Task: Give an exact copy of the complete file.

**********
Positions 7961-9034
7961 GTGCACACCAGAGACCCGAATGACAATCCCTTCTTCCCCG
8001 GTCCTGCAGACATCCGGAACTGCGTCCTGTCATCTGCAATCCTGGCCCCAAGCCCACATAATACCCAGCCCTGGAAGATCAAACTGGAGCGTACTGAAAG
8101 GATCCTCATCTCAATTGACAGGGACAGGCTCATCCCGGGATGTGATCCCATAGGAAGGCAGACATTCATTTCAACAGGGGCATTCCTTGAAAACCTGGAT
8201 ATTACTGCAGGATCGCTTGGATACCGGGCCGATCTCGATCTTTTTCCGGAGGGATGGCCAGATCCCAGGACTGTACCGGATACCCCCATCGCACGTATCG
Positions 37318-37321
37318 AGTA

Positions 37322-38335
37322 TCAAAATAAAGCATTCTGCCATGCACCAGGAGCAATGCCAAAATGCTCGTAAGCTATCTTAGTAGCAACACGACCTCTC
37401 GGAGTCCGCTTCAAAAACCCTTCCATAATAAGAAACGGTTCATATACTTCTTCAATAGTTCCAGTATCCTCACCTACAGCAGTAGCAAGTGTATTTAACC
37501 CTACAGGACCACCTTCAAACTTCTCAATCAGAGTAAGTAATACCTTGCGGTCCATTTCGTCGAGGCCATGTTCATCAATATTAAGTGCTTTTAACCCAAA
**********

Positions 7961-9034
7961 GTGCACACCAGAGACCCGAATGACAATCCCTTCTTCCCCG
8001 GTCCTGCAGACATCCGGAACTGCGTCCTGTCATCTGCAATCCTGGCCCCAAGCCCACATAATACCCAGCCCTGGAAGATCAAACTGGAGCGTACTGAAAG
8101 GATCCTCATCTCAATTGACAGGGACAGGCTCATCCCGGGATGTGATCCCATAGGAAGGCAGACATTCATTTCAACAGGGGCATTCCTTGAAAACCTGGAT
8201 ATTACTGCAGGATCGCTTGGATACCGGGCCGATCTCGATCTTTTTCCGGAGGGATGGCCAGATCCCAGGACTGTACCGGATACCCCCATCGCACGTATCG
Positions 37318-37321
37318 AGTA

Positions 37322-38335
37322 TCAAAATAAAGCATTCTGCCATGCACCAGGAGCAATGCCAAAATGCTCGTAAGCTATCTTAGTAGCAACACGACCTCTC
37401 GGAGTCCGCTTCAAAAACCCTTCCATAATAAGAAACGGTTCATATACTTCTTCAATAGTTCCAGTATCCTCACCTACAGCAGTAGCAAGTGTATTTAACC
37501 CTACAGGACCACCTTCAAACTTCTCAATCAGAGTAAGTAATACCTTGCGGTCCATTTCGTCGAGGCCATGTTCATCAATATTAAGTGCTTTTAACCCAAA